Written by Tanya Alevropoulos
I came across Green Lizards vs Red Rectangles due to my obsession with the Kate Greenaway award. It has been nominated for the 2017 award, due to be announced in June 2017. I take great pleasure in reading all the nominated titles. Then trying to guess which will be selected for the longlist, the shortlist, and finally receive the award. I found it a few weeks ago in Foyles book shop in Waterloo and devoured it.
The story starts by stating that the green lizards and red rectangles were at war. The red rectangles were smart but the green lizards were strong and thus neither could defeat the other. The fighting continued until they gathered for a truce. Could they find a way to make peace? I don’t want to spoil it for you, so you’ll just have to read it!
1 It has been nominated for the prestigious Kate Greenaway medal
If a book is nominated for a medal, I always think it’s worth taking a look. It is telling me that other people rate it as well. Previous winners include personal favourites such as Maurice Sendak’s Where The Wild Things Are and Anthony Browne’s Gorilla. Which would put this book into very good company indeed!
2 The endpapers set the scene and !!!spoiler alert!!! illustrates the ending…
For those not in the know, the endpapers of a book are basically the first and last pages of the book after the front and back covers. These days many picture books have endpapers worthy of study; they relate to some aspect of the story (often in an amusing fashion).
For Green Lizards and Red Rectangles the front endpaper (see photo) shows a heaving mass of lizards, and they don’t look happy! Why might that be? You can talk about this with your child. The back endpaper, for those who like to read the last page of a book in advance (personally I never do), gives you your ending.
3 It is a very clever story of war and peace
The pictures and printed text combine to demonstrate the absurdity of war and conflict in a way that small children can understand.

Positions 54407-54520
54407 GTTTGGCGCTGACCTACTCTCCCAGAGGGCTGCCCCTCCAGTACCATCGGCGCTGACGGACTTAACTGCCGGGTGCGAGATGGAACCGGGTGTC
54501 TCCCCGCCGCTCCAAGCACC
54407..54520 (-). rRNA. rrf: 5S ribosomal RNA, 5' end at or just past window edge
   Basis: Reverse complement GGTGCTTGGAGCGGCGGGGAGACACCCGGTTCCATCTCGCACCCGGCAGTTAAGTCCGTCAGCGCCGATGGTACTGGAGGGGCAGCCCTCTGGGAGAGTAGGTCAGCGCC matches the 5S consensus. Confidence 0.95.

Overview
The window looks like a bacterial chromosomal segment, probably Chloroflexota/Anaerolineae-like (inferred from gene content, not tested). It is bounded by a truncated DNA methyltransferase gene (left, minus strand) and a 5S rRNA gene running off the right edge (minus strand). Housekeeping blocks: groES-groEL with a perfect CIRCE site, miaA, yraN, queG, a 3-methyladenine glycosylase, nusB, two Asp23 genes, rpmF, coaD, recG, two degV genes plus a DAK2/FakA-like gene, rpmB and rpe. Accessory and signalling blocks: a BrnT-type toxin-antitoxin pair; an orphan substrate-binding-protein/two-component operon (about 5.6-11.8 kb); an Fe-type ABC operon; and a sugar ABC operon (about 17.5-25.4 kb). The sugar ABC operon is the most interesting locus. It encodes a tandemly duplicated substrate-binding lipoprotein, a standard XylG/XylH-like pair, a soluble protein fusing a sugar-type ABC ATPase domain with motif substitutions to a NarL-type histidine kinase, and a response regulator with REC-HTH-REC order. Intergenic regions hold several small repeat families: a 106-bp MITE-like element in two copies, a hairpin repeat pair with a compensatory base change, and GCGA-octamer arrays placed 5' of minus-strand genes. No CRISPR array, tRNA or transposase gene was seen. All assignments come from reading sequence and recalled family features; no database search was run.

4 The ending is inspired
I was hugely delighted with the ending. It really is very, very clever!
5 It should be a compulsory PSHE text
The Guardian review says it all “This book offers an easy, safe means to talk about the idea of war”. PSHE should, in my opinion, be a compulsory subject, but the New Curriculum does not agree. So now many schools are now only paying it lip service. By reading this book with your child you are giving them vital skills to consider the repercussions of conflict and the crucial ability to find resolution.
Steve Antony’s genius is to have created illustrated characters as diametrically opposite as you can get. Since the lizards are living, green, curvy and squishy, whereas the rectangles are inanimate, red, angular and hard. The history of mankind demonstrates that difference in race, creed or opinions, which has resulted in, and still results in, conflicts. Ones in which millions of lives have been lost.
This book could help your child consider these horrible but real consequences in the safety of a warm, comfortable familiar room. And just maybe, maybe, could make a difference to their life and to the lives of others. I think that’s worth £6.99, and 15 minutes of your time, don’t you?
Additional Learning Opportunities
Rather than listing them all, quite simply this book provides an excellent vehicle to talk about war. As an extra, you could ask your child to think of a different animal and alliterative shape who could be at war and let them create their own drawings, for example Grey Elephants vs Turquoise Triangles, and see how they manage to find peace.